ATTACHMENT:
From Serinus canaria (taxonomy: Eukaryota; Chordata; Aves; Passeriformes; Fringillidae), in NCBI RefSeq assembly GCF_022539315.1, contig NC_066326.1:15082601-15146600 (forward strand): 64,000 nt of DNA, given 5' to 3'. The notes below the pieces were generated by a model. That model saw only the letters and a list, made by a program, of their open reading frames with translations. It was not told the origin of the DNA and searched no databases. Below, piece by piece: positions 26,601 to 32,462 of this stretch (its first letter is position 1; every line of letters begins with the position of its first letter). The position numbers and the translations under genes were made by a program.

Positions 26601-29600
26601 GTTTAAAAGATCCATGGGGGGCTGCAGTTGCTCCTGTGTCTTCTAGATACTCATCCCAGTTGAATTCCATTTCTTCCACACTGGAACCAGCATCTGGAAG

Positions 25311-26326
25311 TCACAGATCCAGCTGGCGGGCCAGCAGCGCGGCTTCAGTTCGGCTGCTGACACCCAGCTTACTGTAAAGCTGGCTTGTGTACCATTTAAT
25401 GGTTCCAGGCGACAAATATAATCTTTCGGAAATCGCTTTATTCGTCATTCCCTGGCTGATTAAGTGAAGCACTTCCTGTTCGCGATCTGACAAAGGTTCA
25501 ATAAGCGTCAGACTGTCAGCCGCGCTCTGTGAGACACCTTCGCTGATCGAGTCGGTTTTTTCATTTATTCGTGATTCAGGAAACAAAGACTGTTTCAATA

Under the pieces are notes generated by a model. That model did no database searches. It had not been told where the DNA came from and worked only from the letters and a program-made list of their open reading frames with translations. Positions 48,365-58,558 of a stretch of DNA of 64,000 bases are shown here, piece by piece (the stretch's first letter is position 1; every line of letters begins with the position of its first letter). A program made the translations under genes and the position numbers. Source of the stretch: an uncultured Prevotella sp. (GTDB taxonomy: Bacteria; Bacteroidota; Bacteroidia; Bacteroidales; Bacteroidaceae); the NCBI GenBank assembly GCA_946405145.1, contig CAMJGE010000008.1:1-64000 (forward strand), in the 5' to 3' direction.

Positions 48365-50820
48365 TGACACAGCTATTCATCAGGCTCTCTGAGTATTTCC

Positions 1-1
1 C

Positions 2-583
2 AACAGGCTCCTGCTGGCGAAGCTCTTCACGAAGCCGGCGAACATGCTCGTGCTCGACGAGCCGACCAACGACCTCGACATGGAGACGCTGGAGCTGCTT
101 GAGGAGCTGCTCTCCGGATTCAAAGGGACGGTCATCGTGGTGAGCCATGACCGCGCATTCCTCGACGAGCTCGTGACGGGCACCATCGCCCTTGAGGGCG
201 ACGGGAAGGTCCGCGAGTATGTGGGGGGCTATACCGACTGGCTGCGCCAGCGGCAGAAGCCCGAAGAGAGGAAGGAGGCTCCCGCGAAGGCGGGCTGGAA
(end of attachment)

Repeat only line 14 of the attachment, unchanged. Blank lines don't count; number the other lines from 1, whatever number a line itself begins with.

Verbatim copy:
2 AACAGGCTCCTGCTGGCGAAGCTCTTCACGAAGCCGGCGAACATGCTCGTGCTCGACGAGCCGACCAACGACCTCGACATGGAGACGCTGGAGCTGCTT